For most of the last two years it feels like Scotland has been engaged in a great big church meeting. We know we need to change. We had two options before us but the thing the majority of people actually wanted, further devolution or a federalised settlement, wasn’t in the table because of some odd procedural quirk but it seems like constitutional change will be coming for the whole of the UK.
Where will the church stand in that conversation? On the side-lines, holding the jackets and murmuring about reconciliation when it’s all over? Or is there a more radical, creative place for the church right at the heart of this change?
Butterflies only live for a few days. They are caterpillars which changed into something with wings and flew. What’s the point of a few days as a butterfly? Without them plants and flowers would not be pollinated and nothing would grow.
So for us, does this mean that after a lot of work and struggle something beautiful might be born, but that this beautiful thing may not last long? Are we in a place where we, the church, could (and should) be ok with that kind of existence?
Could we put all our energy into collecting the sustenance we need and then allowing it to transform us, knowing that the outcome will be spectacular and beautiful, but short-lived, knowing that our transformation will transform the world?
Promises have been made. The Pandora’s box of constitutional reform has been opened on the steps of Downing Street and you can’t just put a lid back on something like that.
People across these islands are ready for change. The change people voted Yes for, and No for, was a fairer, more just society. A common weal. So questions now are asked, what next?
“What makes the difference between us keeping going and us drifting off? There are many things and you’ll have your own thoughts. But two factors are quite high up on the list. The first is the balance between the struggle to change our society and the struggle to keep going. We’re all pretty exhausted and campaigning and organising takes time. Even staying in contact and coordinating takes time and effort. And the importance of ‘the accidental’ is a well-known factor in successful social movements – the accidental meeting of people who came from different backgrounds and didn’t realise they had so much in common, the accidental realisation that two different campaigns are actually working in the same area, the accidental idea that comes from listening to someone not in your usual circle and so on.
So what we, The Common Weal, are trying to do is create infrastructure that makes keeping going as easy as possible. If there are places to meet, where accidental coming-together can be encouraged (and also somewhere attractive and pleasant to draw new people in), organising becomes easier.
This is about trying to provide infrastructure for others to use to make keeping going as easy as possible. We don’t want to control this – in fact, we couldn’t anyway. We are serious about providing infrastructure which supports others.”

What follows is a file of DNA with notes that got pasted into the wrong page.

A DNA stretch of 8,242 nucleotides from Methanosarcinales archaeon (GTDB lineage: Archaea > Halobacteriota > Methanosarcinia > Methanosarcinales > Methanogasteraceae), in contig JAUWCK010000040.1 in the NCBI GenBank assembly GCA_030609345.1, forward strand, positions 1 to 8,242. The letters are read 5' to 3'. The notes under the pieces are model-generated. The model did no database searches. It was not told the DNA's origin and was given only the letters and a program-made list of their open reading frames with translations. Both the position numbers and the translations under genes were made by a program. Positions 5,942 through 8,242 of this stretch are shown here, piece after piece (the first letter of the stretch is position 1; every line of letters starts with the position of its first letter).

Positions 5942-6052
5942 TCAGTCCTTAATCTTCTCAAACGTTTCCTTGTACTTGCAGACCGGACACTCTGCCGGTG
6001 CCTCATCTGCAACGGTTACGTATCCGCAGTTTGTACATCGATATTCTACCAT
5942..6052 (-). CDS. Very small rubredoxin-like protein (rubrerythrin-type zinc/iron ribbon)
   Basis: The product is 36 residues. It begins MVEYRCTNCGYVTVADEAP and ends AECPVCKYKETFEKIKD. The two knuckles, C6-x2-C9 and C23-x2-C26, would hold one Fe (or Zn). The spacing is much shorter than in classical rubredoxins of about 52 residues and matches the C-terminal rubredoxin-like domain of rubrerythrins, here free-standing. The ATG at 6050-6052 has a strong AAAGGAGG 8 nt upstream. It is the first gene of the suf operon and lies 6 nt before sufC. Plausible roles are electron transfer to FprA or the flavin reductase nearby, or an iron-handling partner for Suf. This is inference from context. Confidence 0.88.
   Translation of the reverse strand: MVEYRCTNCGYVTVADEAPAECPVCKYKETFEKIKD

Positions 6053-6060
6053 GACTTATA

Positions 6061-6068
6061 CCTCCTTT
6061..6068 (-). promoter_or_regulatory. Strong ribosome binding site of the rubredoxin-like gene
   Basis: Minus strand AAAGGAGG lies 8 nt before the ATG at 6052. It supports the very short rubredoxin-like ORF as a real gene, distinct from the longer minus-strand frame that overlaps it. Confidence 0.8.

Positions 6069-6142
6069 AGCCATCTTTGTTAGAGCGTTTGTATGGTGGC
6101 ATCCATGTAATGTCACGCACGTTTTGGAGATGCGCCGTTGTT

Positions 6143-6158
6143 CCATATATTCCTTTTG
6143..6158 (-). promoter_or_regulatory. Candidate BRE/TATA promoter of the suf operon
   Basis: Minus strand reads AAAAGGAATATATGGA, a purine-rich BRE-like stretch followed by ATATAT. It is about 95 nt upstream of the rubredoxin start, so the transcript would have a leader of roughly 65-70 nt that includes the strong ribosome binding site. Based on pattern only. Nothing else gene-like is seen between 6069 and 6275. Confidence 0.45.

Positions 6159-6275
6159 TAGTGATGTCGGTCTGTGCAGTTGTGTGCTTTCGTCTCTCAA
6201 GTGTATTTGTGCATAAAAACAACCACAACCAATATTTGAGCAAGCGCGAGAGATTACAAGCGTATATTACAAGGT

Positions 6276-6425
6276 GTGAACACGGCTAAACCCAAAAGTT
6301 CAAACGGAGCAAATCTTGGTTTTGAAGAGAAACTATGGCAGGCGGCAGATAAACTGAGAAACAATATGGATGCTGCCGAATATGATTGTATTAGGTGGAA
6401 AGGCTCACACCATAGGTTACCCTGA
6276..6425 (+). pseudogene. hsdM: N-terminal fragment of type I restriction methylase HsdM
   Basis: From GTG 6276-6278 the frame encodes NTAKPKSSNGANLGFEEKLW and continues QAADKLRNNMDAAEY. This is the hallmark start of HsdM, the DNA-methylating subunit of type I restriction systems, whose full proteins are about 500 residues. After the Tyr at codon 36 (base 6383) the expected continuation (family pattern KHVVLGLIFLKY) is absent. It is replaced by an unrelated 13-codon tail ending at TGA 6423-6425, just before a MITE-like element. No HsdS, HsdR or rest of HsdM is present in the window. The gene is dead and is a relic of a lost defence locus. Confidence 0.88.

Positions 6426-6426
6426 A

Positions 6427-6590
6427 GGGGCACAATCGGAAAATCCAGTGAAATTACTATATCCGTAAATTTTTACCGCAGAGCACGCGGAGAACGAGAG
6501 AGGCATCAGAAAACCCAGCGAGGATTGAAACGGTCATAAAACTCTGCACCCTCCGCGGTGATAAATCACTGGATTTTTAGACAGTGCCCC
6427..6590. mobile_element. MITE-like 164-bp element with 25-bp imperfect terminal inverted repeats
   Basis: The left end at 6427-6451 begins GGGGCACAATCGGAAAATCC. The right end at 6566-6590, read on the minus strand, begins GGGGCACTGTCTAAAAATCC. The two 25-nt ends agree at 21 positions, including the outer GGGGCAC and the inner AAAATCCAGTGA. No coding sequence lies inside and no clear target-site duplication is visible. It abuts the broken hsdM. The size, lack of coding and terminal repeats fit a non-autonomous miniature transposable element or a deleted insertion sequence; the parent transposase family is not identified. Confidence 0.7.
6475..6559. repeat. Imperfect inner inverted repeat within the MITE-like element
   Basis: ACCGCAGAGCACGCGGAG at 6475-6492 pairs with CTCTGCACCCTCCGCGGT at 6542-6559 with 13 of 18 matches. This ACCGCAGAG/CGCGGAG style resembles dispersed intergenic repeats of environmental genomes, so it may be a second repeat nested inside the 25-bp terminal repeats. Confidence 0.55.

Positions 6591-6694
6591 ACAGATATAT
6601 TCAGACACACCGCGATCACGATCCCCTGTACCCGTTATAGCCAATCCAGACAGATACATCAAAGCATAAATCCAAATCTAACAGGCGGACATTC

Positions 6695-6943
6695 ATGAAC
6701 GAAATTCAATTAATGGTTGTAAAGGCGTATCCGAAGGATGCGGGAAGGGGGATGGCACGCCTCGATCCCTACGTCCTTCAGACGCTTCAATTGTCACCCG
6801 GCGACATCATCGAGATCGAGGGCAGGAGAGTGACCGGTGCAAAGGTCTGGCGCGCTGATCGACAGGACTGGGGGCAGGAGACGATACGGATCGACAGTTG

Wow. Does that sound like anywhere we know?
But back to the butterflies…
The SNP now has 72,500 members (now over 80,000), up from 25,642 at 5pm on ‘Dependence Day’.
Butterflies only live for a few days. They are caterpillars which changed into something with wings, and flew. When it is time, the caterpillar creates a cocoon, a chrysalis, in which a metamorphosis happens. They change from one thing into something different, from a caterpillar into a butterfly. From something that eats plants into something without which plants and flowers would not be pollinated and could not grow.
So for us, the church, does this mean that after a lot of work and struggle something beautiful might be born, but that this beautiful thing may not last long?
Are we in a place where we, the church, could (and should) be ok with that kind of existence?
Is capturing the moment and institutionalising it not what we are warned about in the story of the transfiguration, that moment where the truth of Jesus is revealed and the disciples want to build places to keep it in and preserve it forever? How very like us.
An independent Scotland existed for a day. Between 7am and 10pm we held the destiny of our nation in our hands. It was short lived, and for the 45%, for the poor and the marginalised, it was beautiful. It felt like the last days of the Empire. There was a New Hope, but then the Empire Struck Back.
I wonder, could we put all our energy into collecting the sustenance we need and then allowing it to transform us completely, knowing that the outcome will be spectacular and beautiful, but short-lived. Knowing that our transformation will transform the world? On the morning after the riots in George Square in Glasgow people brought hundreds of bags of food for the city’s foodbanks.
Tackling the Empire is where I think we should be. A million butterflies spreading the pollen of hope and seeing what grows from it, because hope is a good thing. Maybe the best of things. And no good thing ever dies.